In accordance with IEA, progress in clear power stays “far too gradual”


Lignite mining in Germany with wind turbines in the background.

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The International Energy Agency issued a sobering warning on Wednesday, claiming that progress in clean energy is “far too slow to sustainably drive global emissions towards net zero.”

The Paris-based organization made its remarks in an announcement that accompanied the release of its World Energy Outlook 2021. The full report will be released as the planet prepares for the COP26 Climate Change Summit in Glasgow, Scotland, which will take place between October 31st and 12th November

The IEA report states that while EV sales hit new records in 2020 and renewable sources such as wind and photovoltaics continued their rapid growth, “every data point showing the speed of energy transition can be met by another that shows the stubbornness of the status quo. “Photovoltaics is a way of converting the light of the sun directly into electricity.

As a sign of how much work needs to be done, the WEO described how a “rapid but uneven economic recovery from the Covid ‐ induced recession of last year” had put considerable strain on the energy system. This has led to “sharp price increases on the natural gas, coal and electricity markets”.

“With all the advances made by renewable energies and electromobility, 2021 will see a strong recovery in coal and oil use,” the report continues. “For this reason, in particular, it has recorded the second largest annual increase in CO2 emissions in history.”

Future challenges

The report goes through a number of scenarios when it comes to looking at the years to come. This includes the Stated Policies scenario, in which “almost all of the net growth in energy demand up to 2050 will be met from low-emission sources”.

While the above sounds promising, the IEA warns that doing so would keep annual emissions roughly where they are today. “As a result, global mean temperatures are still rising as they hit 2.6 ° C above pre-industrial levels in 2100.”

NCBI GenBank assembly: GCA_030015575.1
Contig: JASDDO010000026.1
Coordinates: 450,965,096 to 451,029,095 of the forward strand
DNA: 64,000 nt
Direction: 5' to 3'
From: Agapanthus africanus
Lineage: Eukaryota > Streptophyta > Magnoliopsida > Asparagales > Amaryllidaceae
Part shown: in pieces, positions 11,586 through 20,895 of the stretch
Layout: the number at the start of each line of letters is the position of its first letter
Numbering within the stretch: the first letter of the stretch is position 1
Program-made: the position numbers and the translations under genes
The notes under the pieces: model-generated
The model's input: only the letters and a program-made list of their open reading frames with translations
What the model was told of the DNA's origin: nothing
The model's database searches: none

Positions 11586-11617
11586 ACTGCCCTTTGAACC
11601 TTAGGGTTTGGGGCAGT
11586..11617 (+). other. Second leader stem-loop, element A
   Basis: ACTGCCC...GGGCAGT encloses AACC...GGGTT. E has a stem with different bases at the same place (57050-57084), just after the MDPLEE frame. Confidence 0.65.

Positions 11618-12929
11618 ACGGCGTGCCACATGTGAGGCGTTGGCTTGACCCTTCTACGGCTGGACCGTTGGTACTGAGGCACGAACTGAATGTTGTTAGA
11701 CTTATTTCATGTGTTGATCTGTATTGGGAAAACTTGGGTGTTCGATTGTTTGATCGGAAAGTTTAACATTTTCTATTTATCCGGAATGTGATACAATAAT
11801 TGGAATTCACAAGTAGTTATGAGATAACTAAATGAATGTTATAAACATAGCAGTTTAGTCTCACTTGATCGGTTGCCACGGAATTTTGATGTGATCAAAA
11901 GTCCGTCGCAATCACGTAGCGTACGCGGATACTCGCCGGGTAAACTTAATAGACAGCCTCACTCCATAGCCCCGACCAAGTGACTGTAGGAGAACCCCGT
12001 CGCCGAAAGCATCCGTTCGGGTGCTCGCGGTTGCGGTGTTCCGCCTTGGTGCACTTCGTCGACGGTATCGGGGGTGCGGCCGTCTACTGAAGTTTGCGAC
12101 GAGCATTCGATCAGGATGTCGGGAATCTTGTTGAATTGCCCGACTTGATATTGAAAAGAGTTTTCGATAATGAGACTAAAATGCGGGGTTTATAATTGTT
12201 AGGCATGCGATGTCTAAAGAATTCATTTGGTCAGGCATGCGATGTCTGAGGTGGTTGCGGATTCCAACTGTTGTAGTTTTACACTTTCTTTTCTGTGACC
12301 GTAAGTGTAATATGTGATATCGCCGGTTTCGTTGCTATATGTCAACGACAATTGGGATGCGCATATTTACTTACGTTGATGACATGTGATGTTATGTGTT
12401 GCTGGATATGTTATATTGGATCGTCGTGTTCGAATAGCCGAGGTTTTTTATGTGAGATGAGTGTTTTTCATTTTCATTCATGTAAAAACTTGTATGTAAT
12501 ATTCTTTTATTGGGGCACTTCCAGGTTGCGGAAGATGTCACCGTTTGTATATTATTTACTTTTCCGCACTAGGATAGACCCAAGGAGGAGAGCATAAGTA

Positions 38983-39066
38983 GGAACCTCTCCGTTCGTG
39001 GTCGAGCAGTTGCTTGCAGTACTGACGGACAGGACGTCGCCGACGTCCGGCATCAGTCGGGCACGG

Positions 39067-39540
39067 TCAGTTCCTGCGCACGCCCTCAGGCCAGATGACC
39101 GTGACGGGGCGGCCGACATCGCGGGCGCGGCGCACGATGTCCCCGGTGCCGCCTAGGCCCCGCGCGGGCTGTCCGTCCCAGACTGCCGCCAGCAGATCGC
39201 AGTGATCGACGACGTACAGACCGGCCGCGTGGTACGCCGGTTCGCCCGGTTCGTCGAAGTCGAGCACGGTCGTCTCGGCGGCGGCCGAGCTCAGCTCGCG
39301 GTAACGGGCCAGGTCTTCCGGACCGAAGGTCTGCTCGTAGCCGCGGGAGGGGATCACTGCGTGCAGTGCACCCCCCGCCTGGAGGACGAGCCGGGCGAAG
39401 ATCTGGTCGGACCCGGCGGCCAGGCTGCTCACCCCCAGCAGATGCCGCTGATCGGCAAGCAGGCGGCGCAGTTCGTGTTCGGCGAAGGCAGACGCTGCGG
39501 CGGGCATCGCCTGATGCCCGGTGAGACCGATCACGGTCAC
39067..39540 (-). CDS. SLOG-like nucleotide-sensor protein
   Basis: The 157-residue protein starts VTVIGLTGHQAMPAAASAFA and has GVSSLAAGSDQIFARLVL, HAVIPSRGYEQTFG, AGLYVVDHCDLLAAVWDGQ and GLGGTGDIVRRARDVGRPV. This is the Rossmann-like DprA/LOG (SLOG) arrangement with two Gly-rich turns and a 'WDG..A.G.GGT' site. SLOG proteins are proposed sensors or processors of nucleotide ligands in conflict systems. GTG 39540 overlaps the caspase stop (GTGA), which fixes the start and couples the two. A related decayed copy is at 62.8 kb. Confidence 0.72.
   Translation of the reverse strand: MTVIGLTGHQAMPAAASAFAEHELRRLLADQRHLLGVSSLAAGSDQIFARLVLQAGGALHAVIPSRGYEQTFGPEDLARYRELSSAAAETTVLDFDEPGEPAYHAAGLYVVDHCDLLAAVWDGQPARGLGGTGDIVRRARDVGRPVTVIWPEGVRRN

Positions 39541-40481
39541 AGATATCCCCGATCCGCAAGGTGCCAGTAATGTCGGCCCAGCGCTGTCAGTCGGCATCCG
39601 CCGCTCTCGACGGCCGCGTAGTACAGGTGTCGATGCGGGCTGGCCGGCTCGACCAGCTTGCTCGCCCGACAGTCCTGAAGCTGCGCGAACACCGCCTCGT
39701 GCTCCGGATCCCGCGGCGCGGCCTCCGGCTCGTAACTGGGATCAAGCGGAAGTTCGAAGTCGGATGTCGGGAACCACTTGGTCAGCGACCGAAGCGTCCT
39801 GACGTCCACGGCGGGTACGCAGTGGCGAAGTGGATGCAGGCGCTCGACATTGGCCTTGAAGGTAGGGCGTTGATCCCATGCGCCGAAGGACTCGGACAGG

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Another outlook, the Announced Pledges Scenario, examines what would happen if the net-zero commitments previously made by governments were fully implemented on time.

According to the WEO, challenges remain in this scenario: “The global average temperature rise in 2100 will be kept at around 2.1 ° C above pre-industrial levels, although this scenario does not achieve net zero emissions, so the temperature trend still does not reach it is stabilized. “

The shadow of the Paris Agreement reached at the COP21 summit in December 2015 is looming over both COP26 and the IEA report.

Described by the United Nations as a legally binding international treaty on climate change, the agreement aims to “limit global warming to well below 2, preferably 1.5 degrees Celsius compared to pre-industrial levels”.

The challenge is big, and the United Nations has determined that 1.5 degrees Celsius is “the upper limit” when it comes to avoiding the worst effects of climate change.

Referring to the current trend in CO2 emissions, the UN states that “the temperature could rise by up to 4.4 ° C by the end of the century”.

Commenting on the newly published report, IEA Executive Director Fatih Birol said, “The extremely encouraging dynamism of clean energy around the world is colliding with the persistent predominance of fossil fuels in our energy systems.”

“Governments must resolve this at COP26 by sending a clear and unmistakable signal that they are committed to the rapid diffusion of clean and resilient technologies of the future,” said Birol.

“The social and economic benefits of accelerating the energy transition are enormous, and the costs of inaction are immense.”